Here are three events in sequence:
- In September 2019, Department of Justice (DOJ) announced a crackdown on a genetic testing fraud that had resulting in $2B of (alleged) fraudulent charges. Press release here. NPR here. Example of follow up news item here at Genomeweb and here at Chicago Sun-Times.
- On September 22 and September 25, 2020, I published a blog on just-released CY2019 Medicare data that I think reveals where some of these fraudulent charges and payments landed, even the CPT codes being used. It looks like the highest paid genetic testing code ($300M) was a largely fraudulent code, and that fraud contributed mightily to the explosion in molecular pathology spending at CMS from $500M in 2017 to $1B in 2018 to nearly $2B in 2019.
- On September 30, 2020, DOJ released another Fraud Press Release, this one for $6B dollars. Here. See also additional fact sheets and links at OIG here.
According to the new September 30, 2020 DOJ press release, a substantial part of the 2020 fraud charges involve telemedicine orders being sold to venders of doubtful genetic tests (or in some cases doubtful DME, etc). The term "genetic test" occurs several times in the new press release. Extract:
Certain defendant telemedicine executives allegedly paid doctors and nurse practitioners to order unnecessary durable medical equipment, genetic and other diagnostic testing, and pain medications, either without any patient interaction or with only a brief telephonic conversation with patients they had never met or seen. Durable medical equipment companies, genetic testing laboratories, and pharmacies then purchased those orders in exchange for illegal kickbacks and bribes and submitted false and fraudulent claims to Medicare...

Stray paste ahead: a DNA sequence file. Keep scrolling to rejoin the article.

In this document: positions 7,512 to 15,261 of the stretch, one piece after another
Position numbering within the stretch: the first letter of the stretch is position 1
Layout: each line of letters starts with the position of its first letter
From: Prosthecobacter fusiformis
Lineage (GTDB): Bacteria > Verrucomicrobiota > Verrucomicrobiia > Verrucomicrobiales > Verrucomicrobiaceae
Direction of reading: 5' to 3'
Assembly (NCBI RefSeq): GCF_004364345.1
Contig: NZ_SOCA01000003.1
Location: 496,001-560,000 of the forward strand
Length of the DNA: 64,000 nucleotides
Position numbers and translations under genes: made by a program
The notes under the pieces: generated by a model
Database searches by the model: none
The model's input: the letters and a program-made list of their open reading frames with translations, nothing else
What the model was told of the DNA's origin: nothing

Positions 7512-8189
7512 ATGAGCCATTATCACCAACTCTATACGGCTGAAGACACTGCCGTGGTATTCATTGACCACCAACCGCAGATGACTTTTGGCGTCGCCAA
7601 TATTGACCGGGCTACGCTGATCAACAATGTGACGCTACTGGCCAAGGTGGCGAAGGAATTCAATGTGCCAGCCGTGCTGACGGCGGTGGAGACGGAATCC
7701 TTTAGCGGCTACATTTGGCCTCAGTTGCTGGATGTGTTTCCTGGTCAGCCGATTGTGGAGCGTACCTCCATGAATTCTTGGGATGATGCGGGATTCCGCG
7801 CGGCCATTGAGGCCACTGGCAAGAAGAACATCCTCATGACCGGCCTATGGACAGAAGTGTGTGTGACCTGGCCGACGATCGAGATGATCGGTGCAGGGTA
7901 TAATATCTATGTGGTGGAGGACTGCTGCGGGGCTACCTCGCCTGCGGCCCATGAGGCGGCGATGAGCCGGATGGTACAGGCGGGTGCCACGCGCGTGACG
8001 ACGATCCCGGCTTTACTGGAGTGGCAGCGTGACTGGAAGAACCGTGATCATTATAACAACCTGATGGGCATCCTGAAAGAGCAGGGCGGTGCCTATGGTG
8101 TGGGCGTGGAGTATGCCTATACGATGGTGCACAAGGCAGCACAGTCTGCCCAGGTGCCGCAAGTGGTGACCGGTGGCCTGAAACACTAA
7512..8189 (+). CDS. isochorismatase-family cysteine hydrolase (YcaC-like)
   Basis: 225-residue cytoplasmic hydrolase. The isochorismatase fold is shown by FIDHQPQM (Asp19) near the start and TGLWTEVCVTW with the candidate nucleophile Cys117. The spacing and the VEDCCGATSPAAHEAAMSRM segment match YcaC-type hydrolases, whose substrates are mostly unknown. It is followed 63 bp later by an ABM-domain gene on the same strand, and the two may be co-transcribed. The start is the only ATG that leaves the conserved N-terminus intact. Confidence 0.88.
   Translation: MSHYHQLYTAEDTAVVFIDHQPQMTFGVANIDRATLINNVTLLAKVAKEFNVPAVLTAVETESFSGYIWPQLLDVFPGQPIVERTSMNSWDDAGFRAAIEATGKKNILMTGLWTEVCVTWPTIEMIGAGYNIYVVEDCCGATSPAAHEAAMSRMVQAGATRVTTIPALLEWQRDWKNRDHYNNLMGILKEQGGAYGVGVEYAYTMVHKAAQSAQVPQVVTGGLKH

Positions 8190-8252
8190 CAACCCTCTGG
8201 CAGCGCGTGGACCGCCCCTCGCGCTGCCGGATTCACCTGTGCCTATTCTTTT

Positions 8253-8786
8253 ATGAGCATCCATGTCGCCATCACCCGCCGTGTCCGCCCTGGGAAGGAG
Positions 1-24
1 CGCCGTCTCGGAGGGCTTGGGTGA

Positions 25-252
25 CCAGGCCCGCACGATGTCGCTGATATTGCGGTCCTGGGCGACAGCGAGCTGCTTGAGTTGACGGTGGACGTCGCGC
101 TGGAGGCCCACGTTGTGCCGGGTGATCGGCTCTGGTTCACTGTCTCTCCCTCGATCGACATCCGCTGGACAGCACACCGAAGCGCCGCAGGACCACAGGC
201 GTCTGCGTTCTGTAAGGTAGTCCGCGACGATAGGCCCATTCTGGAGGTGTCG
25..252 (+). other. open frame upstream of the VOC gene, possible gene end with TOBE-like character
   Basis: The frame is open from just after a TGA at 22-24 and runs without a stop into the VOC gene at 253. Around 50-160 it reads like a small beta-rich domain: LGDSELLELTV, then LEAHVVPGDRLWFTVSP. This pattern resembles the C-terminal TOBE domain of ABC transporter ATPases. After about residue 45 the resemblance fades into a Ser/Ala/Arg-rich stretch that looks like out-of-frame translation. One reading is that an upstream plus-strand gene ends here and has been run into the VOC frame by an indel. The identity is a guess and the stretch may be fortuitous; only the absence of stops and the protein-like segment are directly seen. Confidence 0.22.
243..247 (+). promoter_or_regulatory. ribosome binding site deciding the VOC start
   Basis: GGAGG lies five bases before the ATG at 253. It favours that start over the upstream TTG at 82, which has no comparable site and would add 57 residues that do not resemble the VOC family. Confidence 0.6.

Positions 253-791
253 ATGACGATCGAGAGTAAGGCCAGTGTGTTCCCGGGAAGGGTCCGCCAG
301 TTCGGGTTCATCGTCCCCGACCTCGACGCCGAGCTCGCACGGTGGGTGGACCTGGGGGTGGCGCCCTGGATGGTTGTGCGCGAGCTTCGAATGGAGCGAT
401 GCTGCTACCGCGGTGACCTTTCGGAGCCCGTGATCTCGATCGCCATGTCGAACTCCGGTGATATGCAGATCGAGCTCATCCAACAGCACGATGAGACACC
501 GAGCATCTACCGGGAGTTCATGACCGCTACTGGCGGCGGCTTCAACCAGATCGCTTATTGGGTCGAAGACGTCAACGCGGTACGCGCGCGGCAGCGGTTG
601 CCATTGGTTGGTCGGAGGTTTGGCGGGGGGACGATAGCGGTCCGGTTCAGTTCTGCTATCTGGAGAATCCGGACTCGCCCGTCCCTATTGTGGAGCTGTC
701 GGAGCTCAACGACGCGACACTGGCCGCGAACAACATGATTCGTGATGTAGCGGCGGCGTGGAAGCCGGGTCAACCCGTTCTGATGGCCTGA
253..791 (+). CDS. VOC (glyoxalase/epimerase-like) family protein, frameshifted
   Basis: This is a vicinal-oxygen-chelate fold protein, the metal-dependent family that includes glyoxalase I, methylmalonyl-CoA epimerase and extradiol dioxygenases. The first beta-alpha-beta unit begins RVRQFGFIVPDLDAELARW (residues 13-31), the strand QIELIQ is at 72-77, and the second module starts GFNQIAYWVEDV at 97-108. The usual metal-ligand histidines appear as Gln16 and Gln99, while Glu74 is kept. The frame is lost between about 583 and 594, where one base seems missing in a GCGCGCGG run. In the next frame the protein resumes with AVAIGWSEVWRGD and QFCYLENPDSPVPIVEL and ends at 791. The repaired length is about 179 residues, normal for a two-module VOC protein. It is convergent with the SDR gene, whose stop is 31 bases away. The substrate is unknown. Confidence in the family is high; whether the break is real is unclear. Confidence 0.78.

Coverage by Elise Reuter at MedCity here.
See more about genetic testing fraud in 2019 on this blog - October 6, here.
Is there an "Oliver Stone" Aspect?
I recently rewatched the Oliver Stone movie JFK, so maybe I'm going through a paranoid period.
But I notice that CY2018 payments by CPT to doctors and labs haven't been released yet at CMS, and they're normally released in May at an 18 month delay (e.g. 2018 in May 2020). I emailed CMS and they said yes, they were delayed, for "certain factors." Hmm. Columbo would ask follow-up questions... More on this topic here, including a link to the CMS response.
And recently, I identified clear cut payment errors through a FOIA request to the Palmetto GBA MAC, re MolDx local pricing. Local pricing is specifically a named type of FOIA request at some MACs, so it falls within FOIA.
After I pointed out some errors to Palmetto, I got no response for several days, then a letter from their law firm, that any evidence of payment errors being made by the MAC was a business secret, potentially harmful to the MAC, and should be destroyed. (Read more here). Eek! My Oliver Stone head is really spinning. A main point of FOIA is to get info on errors, potential qui tam cases, and so on.